recycled, thereby lost directly to the environment as a result of their use.
"Because these lubricants fall directly on the ground or in the water, it is
imperative they be environmentally friendly and not persist in the environment," says
USB New Uses Chair Gary Parker, a soybean farmer from Moran, Kan.
"Petroleum oils are persistent and not suitable in these applications.
Soybean-based oil lubricants are environmentally friendly and can be formulated to meet or
exceed industry specifications."
International Lubricants Inc. (ILI) is leading the research in this field and has
developed a soy-based lubricant for use with railroad wheel flanges and switches.
Lubricants are used on rail wheels to reduce friction and corrosion, which improves
efficiency. Using biodegradable products also reduces the amount of pollutants falling on
to the ground around railroad tracks.
"The railroad industry is extremely interested in this product because it wants to
avoid regulatory penalties and environmental cleanup costs," says Blaine
Rhodes, director of research and development of ILI. "Plus, soy-based rail
flange lubricants reduce friction, thereby increasing mileage."
According to Rhodes, the superior lubricity and coating properties of properly
formulated soy-based rail flange lubricants improve the environmental effects and
efficiency of use over petroleum-based flange lubricants.
In May, Rhodes presented a report on ILI's research on the use of soy-based rail flange
and switch lubricants at the American Oil Chemist society annual meeting in Chicago.
Twenty-five other reports on checkoff-funded, new use research were also presented at the
The U.S. soybean industry may set several export records in the 1997/98 marketing year
if USDA and private sector estimates prove accurate. Assuming the global economy remains
buoyant for the remainder of the marketing year, the U.S. will probably achieve the
Record exports of soybeans of 945 million bushels. The previous record
of 929 million bushels was set during the 1981/82 marketing year.
Thus far in the marketing year (as of April 16), the U.S. has exported or sold for export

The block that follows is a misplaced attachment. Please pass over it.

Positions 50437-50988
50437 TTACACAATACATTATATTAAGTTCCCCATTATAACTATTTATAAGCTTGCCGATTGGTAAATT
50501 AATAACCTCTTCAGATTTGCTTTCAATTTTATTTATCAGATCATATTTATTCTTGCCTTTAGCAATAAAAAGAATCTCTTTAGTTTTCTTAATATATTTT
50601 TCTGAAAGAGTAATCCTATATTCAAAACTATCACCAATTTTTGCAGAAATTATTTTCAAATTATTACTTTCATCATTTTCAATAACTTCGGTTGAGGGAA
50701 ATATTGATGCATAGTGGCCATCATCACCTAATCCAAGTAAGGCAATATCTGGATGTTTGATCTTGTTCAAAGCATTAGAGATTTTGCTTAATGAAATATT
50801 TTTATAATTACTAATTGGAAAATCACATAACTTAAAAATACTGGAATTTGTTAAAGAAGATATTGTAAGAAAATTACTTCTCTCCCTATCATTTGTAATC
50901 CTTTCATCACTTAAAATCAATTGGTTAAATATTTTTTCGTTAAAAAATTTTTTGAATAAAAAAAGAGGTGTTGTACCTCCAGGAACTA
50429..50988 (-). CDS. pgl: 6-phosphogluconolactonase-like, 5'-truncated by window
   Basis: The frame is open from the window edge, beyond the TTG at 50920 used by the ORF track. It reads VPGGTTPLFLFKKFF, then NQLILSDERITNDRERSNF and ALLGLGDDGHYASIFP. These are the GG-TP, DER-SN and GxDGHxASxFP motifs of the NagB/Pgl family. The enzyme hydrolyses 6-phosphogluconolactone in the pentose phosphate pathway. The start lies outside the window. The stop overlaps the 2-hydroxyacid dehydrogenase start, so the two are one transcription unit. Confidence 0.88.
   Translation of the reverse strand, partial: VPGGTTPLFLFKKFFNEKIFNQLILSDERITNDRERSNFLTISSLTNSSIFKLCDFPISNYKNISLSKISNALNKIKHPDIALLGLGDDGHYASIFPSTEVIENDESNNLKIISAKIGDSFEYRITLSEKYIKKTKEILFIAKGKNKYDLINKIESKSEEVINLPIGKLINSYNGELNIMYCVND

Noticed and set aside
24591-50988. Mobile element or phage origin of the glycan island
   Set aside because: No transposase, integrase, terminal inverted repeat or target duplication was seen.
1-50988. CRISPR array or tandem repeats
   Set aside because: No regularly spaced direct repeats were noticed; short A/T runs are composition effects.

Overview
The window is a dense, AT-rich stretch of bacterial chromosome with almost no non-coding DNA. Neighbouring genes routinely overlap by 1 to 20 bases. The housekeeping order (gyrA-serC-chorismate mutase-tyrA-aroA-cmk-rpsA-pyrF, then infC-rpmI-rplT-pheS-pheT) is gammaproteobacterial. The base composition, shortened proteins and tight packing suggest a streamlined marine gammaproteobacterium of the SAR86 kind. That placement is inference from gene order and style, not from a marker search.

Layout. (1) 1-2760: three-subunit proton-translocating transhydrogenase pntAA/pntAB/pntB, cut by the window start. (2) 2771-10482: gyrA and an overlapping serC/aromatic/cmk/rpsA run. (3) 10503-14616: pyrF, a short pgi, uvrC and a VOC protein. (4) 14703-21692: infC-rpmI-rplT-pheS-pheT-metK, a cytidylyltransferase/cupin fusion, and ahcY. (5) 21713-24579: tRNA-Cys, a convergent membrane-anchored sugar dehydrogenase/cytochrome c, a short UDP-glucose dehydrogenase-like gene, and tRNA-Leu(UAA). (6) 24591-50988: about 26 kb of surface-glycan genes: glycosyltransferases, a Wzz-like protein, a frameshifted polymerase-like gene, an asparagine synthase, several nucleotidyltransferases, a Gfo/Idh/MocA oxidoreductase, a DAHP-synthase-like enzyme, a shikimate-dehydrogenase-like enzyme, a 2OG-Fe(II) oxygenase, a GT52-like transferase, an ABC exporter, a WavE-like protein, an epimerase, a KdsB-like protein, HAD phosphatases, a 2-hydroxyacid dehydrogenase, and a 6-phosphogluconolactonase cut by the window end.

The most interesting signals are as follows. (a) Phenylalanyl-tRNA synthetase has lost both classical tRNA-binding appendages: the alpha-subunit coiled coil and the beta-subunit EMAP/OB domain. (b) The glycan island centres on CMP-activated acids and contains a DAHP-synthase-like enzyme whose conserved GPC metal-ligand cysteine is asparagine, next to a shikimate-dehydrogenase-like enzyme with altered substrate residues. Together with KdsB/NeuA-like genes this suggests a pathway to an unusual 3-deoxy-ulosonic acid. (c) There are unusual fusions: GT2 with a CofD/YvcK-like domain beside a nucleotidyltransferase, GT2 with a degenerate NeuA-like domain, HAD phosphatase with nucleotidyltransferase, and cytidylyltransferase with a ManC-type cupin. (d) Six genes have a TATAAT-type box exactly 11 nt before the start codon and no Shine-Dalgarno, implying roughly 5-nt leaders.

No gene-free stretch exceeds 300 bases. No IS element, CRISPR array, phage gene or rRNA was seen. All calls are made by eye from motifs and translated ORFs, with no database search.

a total of 831 million bushels of soybeans. The soybean marketing year ends on Aug.
Record exports of soybean meal of about 7.5 million metric tons (mmt).
The previous record of 7.196 mmt was set in the 1979-80 marketing year. With five months
left to go in the current marketing year, the U.S. has exported or sold for export a total
of 7.27 mmt of meal. The soybean meal marketing year ends on Sept. 30, 1998.
Record exports of soybean oil of about 1.32 mmt. The previous record of
1.22 mmt was set during the 1979/80 marketing year. Thus far in the marketing year, the
U.S. has exported or sold for export 1.042 mmt of soybean oil, not including sales and
donations under U.S. food aid programs. The soybean meal marketing year ends on Sept.
Record domestic crushings of soybeans of about 1.545 billion. bushels.
The previous record of 1.43,6 billion bushels was set in the 1996/ 97 marketing year.
Record total use of U.S. soybeans of about 2.63 billion bushels. The
previous record of 2.443 billion bushels was set in the 1996/97 marketing year.
It is important to note that the above records will occur in a marketing year that has
seen record South American soybean production of almost 52 mmt (1.91 billion bushels) and
an economic downturn in Korea and Southeast Asia.
Included in this year's soybean exports are over 48 million bushels shipped to
Argentina and Brazil early in the marketing year. This compares to the less than 9 million
bushels of soybeans the U.S. imported from Brazil during the 1996/ 97 marketing year.
1997-98 ARKANSAS SOYBEAN PROMOTION BOARD:
Art Simpson, Marked Tree, Chair
David Walt, Dumas, Vice Chair
Mary Ratcliffe, Sweet Home, Secretary/Treasurer
Jerry Ford, Lake Village*
Thad Freeland, Tillar
Donna Horton, Forrest City
Richard "Dick' Howard, Clarkedale
Paul McCutchen, Parkin*
Roger Pohlner, Fisher
*Designates representatives on the United Soybean Board
Staffing provided by Warren Carter, Arkansas Farm Bureau Federation. For
questions about any information in this newsletter or for more information on board-funded
programs, please contact any of the above board members, call 501-228-1238, or write
Arkansas Soybean Promotion Board, P.O. Box 31, Little Rock, AR 72203.